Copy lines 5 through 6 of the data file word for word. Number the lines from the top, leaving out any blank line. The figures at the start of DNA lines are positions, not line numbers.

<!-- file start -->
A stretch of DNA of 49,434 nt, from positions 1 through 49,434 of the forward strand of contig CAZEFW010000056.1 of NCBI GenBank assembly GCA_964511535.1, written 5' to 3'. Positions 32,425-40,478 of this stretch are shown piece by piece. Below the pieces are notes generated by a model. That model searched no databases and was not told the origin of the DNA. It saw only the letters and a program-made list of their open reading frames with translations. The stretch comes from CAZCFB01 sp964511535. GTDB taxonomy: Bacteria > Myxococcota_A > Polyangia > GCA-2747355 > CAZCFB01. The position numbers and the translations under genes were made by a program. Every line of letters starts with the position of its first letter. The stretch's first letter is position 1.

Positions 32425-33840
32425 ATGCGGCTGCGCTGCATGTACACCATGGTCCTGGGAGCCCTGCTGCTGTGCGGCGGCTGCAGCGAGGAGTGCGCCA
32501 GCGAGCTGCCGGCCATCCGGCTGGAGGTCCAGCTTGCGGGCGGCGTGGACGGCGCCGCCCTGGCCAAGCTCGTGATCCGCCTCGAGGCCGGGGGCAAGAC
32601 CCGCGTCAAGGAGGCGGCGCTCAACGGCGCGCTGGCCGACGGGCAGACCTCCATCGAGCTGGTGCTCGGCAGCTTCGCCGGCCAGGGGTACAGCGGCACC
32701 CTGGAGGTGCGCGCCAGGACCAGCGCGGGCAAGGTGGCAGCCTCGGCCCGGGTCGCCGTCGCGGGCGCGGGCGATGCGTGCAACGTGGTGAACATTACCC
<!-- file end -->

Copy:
32601 CCGCGTCAAGGAGGCGGCGCTCAACGGCGCGCTGGCCGACGGGCAGACCTCCATCGAGCTGGTGCTCGGCAGCTTCGCCGGCCAGGGGTACAGCGGCACC
32701 CTGGAGGTGCGCGCCAGGACCAGCGCGGGCAAGGTGGCAGCCTCGGCCCGGGTCGCCGTCGCGGGCGCGGGCGATGCGTGCAACGTGGTGAACATTACCC